Dear Nurse Colleagues:
Assuring excellent nursing care for our patients and their families is the first part of our Nursing Department vision. It goes without saying that providing excellent care happens because of every nurse’s technical and clinical competence. However, at BWH, our notion of excellent nursing care extends beyond this expert clinical skill because it is shaped by a continuous healing relationship between the patient and nurse. This means that at BWH, every patient will know his or her nurse and every nurse will know his or her patient and family. The nurse will know who this patient is as a person, what having this diagnosis means to him or her, and where this particular person’s strengths are, so that the nurse and patient together can build a plan of care.
All BWH nurses are joined by this common vision for excellent nursing care which is lived out in every patient care area throughout the Tower, CWN and in our Ambulatory Care centers. Wherever we work, building trusting relationships with patients and families is the foundation of our practice, our profession and our hospital mission.
All patients seek to feel known and cared for by their nurse because it creates for them a sense of comfort, well-being and safety. Our profession allows us to enter the private world of our patients and to be present in the most constant and intimate ways. Our caring extends to families and calls upon our skills as teachers and advocates. We do this in the best way we know, using evidence of current practice to assure good outcomes. This everyday care of patients and families is the most important work of our profession – the work that provides the greatest rewards and offers the most challenges.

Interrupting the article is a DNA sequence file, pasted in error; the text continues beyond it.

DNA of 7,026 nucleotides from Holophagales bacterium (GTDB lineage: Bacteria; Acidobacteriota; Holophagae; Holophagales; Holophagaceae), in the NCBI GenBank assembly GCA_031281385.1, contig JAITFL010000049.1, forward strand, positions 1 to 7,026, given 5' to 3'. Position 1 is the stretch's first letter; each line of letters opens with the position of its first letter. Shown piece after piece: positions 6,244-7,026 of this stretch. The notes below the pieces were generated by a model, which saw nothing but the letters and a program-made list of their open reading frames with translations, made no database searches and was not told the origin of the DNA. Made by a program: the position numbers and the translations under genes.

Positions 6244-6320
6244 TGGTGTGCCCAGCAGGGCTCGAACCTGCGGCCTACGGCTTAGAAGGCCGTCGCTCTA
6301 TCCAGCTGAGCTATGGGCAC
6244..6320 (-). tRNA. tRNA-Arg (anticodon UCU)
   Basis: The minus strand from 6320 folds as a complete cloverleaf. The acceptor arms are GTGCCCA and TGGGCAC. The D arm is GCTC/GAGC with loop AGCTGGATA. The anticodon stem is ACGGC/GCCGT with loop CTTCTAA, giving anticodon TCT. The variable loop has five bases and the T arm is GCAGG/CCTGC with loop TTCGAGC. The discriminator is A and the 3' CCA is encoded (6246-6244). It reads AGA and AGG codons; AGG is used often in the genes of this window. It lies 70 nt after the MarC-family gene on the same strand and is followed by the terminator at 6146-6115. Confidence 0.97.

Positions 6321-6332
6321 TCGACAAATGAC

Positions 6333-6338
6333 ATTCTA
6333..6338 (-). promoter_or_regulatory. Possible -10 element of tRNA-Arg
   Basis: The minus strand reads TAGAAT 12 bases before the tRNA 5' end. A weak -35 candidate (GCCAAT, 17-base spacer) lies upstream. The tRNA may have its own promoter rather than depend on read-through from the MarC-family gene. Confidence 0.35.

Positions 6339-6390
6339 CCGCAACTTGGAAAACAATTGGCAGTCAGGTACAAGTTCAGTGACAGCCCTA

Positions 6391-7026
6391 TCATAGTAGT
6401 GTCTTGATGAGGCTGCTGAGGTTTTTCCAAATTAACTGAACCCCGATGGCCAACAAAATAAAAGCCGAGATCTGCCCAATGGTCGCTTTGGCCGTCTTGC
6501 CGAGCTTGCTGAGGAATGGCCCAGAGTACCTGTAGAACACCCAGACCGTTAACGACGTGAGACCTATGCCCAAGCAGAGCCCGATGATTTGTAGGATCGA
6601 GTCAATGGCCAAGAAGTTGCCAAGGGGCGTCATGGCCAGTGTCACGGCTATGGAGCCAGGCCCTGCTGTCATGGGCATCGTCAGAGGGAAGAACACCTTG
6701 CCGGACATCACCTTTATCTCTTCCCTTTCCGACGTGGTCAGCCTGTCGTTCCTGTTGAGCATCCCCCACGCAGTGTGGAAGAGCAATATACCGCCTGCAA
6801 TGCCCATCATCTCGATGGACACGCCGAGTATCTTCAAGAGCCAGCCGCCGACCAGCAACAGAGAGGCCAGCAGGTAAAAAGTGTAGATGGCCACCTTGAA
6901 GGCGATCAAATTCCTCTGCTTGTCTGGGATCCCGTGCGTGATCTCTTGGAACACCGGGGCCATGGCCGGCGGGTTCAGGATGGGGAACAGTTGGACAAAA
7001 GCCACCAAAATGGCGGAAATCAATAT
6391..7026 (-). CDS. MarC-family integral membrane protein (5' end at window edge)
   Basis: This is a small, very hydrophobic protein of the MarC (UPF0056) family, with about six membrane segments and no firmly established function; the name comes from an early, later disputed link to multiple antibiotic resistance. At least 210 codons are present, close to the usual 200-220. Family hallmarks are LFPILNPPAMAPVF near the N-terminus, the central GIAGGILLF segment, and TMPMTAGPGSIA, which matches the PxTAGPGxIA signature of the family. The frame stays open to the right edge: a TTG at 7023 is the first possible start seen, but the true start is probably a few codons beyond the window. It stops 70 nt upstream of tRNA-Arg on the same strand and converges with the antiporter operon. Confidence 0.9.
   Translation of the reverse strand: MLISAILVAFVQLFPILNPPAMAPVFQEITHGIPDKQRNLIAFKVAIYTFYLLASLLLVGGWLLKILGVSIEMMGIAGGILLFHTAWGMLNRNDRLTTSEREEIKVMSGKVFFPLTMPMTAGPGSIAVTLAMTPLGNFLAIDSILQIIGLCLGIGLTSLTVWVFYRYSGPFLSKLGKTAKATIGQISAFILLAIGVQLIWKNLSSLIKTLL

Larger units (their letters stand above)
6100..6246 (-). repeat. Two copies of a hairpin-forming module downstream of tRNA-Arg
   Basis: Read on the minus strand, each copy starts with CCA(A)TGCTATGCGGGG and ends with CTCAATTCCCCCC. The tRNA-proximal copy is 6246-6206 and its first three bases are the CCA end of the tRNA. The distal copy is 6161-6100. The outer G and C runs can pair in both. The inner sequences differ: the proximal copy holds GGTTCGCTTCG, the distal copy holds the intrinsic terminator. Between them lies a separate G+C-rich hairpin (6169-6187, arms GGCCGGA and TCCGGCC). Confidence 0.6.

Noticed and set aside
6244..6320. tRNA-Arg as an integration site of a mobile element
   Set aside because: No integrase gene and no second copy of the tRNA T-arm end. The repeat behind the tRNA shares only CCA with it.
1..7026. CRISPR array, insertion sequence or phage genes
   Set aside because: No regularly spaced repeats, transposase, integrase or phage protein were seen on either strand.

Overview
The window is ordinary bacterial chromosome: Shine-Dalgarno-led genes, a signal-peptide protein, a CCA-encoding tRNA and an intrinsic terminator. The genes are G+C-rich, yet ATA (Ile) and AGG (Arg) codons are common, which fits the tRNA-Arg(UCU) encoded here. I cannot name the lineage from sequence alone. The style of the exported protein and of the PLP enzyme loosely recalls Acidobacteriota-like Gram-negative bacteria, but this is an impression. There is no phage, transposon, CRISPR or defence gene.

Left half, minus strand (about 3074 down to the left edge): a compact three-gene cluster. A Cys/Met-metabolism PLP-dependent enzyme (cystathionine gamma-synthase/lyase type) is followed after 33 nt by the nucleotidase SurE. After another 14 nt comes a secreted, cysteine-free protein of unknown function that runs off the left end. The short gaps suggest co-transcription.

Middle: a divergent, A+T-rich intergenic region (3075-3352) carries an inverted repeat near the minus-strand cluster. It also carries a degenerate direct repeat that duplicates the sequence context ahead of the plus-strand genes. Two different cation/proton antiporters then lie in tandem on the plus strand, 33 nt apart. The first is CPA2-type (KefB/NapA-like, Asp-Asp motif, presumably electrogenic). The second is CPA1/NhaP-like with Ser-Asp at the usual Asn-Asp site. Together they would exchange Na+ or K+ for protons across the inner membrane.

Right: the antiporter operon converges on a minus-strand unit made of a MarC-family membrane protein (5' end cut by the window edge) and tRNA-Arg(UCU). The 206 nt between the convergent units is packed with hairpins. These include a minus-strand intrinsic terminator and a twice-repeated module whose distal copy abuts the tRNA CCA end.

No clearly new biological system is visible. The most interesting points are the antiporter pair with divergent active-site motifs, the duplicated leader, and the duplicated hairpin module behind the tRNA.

In this issue of BWH Nurse, we see excellent care for patients and their families in the cover story celebrating our heart transplant milestone as well as in this month’s narrative. Clinical nurses and advance practice nurses play vital roles alongside cardiologists, anesthesiologists and surgeons in BWH’s cardiac transplant program. The collaboration and partnership of this multidisciplinary team ensures that care is coordinated, safe and of excellent quality. Colleen Smith’s and Linda James’ commitment to Richard Briggs and his wife Marina is testament to this. In her narrative, Carol Flavell connects with a 34-year-old expectant mother admitted to our cardiac step down unit. Carol cared for this working wife and mother of two expecting her third child by doing what nurses do best. “I was there,” Carol tells us.
Truly, as nurses, we are there for our patients, to care, to know, to educate and to comfort. We are at their side and with their families when they are most vulnerable. It is the central work of our profession, and the reason why each of us is here.
Mairead Hickey, PhD, RN
Chief Nursing Officer and
Senior Vice President of Patient Care Services